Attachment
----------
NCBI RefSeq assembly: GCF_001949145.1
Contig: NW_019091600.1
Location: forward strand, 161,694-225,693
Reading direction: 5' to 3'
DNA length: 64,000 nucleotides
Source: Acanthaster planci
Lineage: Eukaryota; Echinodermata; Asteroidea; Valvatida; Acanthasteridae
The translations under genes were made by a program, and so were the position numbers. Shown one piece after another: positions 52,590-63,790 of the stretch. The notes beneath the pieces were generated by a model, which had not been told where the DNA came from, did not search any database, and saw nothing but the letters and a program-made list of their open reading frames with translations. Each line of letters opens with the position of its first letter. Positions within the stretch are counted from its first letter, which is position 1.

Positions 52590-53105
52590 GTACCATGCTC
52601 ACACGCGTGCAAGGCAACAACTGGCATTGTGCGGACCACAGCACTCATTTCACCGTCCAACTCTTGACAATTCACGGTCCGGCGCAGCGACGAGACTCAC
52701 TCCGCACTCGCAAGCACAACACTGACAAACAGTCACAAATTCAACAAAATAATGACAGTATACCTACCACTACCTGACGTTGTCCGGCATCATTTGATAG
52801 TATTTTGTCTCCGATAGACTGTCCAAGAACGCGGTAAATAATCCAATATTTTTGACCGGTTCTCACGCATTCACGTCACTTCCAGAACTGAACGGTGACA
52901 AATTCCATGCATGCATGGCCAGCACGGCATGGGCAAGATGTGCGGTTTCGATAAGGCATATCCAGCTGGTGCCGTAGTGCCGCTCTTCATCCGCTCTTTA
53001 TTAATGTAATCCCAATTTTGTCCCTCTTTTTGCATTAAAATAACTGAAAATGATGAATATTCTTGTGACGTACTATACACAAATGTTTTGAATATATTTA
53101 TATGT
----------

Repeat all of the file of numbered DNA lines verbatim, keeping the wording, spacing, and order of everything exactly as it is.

NCBI RefSeq assembly: GCF_001949145.1
Contig: NW_019091600.1
Location: forward strand, 161,694-225,693
Reading direction: 5' to 3'
DNA length: 64,000 nucleotides
Source: Acanthaster planci
Lineage: Eukaryota; Echinodermata; Asteroidea; Valvatida; Acanthasteridae
The translations under genes were made by a program, and so were the position numbers. Shown one piece after another: positions 52,590-63,790 of the stretch. The notes beneath the pieces were generated by a model, which had not been told where the DNA came from, did not search any database, and saw nothing but the letters and a program-made list of their open reading frames with translations. Each line of letters opens with the position of its first letter. Positions within the stretch are counted from its first letter, which is position 1.

Positions 52590-53105
52590 GTACCATGCTC
52601 ACACGCGTGCAAGGCAACAACTGGCATTGTGCGGACCACAGCACTCATTTCACCGTCCAACTCTTGACAATTCACGGTCCGGCGCAGCGACGAGACTCAC
52701 TCCGCACTCGCAAGCACAACACTGACAAACAGTCACAAATTCAACAAAATAATGACAGTATACCTACCACTACCTGACGTTGTCCGGCATCATTTGATAG
52801 TATTTTGTCTCCGATAGACTGTCCAAGAACGCGGTAAATAATCCAATATTTTTGACCGGTTCTCACGCATTCACGTCACTTCCAGAACTGAACGGTGACA
52901 AATTCCATGCATGCATGGCCAGCACGGCATGGGCAAGATGTGCGGTTTCGATAAGGCATATCCAGCTGGTGCCGTAGTGCCGCTCTTCATCCGCTCTTTA
53001 TTAATGTAATCCCAATTTTGTCCCTCTTTTTGCATTAAAATAACTGAAAATGATGAATATTCTTGTGACGTACTATACACAAATGTTTTGAATATATTTA
53101 TATGT